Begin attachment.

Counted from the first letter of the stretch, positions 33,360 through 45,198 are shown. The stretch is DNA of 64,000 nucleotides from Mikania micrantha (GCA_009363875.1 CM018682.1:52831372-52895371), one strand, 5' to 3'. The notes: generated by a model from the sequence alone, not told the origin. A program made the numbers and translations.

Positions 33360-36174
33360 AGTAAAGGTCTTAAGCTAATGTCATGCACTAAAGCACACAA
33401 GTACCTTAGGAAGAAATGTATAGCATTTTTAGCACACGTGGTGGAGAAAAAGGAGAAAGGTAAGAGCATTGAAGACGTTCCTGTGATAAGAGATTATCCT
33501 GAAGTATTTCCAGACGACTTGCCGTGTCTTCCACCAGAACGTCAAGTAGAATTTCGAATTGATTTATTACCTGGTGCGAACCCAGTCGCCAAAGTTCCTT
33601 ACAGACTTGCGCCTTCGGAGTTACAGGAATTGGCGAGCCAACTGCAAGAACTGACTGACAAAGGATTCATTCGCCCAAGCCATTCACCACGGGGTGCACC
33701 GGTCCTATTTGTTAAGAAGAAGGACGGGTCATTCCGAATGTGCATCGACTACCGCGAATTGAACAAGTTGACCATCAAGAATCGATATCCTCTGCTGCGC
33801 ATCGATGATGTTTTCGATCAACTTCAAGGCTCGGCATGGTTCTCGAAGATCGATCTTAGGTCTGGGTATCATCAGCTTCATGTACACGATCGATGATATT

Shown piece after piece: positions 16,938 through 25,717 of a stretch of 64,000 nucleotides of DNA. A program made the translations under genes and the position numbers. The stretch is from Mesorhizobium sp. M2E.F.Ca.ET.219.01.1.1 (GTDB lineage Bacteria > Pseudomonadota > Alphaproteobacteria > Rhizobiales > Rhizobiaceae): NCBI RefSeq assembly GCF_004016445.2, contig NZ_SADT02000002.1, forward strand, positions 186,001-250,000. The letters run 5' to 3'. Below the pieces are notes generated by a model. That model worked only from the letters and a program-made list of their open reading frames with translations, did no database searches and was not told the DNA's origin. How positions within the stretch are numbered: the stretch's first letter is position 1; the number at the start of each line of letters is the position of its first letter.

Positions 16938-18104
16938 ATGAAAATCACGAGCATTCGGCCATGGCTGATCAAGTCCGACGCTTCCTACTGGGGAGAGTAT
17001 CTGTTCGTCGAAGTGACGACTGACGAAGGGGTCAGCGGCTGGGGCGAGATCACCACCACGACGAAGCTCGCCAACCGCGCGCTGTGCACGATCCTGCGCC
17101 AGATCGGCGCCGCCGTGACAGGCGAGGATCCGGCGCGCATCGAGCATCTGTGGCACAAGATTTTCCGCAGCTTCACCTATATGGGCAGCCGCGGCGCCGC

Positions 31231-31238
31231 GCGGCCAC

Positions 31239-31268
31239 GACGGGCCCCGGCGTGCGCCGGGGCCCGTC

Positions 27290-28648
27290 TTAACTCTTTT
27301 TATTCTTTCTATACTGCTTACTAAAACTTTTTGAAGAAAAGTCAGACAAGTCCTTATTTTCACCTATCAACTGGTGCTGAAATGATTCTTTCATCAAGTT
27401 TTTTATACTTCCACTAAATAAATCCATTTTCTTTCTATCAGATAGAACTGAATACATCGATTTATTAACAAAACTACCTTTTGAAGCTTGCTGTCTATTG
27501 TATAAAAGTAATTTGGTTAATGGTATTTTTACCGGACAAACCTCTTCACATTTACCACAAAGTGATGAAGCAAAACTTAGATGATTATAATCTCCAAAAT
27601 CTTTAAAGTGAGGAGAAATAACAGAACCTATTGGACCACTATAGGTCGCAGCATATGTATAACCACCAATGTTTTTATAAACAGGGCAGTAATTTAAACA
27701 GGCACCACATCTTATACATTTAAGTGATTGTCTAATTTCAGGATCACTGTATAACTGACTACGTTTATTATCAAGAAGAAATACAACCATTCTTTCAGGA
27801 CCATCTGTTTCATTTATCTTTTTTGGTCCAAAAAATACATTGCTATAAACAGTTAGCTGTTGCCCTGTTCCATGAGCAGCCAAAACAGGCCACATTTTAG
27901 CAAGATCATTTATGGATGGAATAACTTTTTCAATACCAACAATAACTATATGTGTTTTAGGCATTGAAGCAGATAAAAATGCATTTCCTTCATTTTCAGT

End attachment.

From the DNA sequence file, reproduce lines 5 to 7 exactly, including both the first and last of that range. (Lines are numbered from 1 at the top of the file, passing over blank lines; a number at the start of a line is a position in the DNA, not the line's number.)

33501 GAAGTATTTCCAGACGACTTGCCGTGTCTTCCACCAGAACGTCAAGTAGAATTTCGAATTGATTTATTACCTGGTGCGAACCCAGTCGCCAAAGTTCCTT
33601 ACAGACTTGCGCCTTCGGAGTTACAGGAATTGGCGAGCCAACTGCAAGAACTGACTGACAAAGGATTCATTCGCCCAAGCCATTCACCACGGGGTGCACC
33701 GGTCCTATTTGTTAAGAAGAAGGACGGGTCATTCCGAATGTGCATCGACTACCGCGAATTGAACAAGTTGACCATCAAGAATCGATATCCTCTGCTGCGC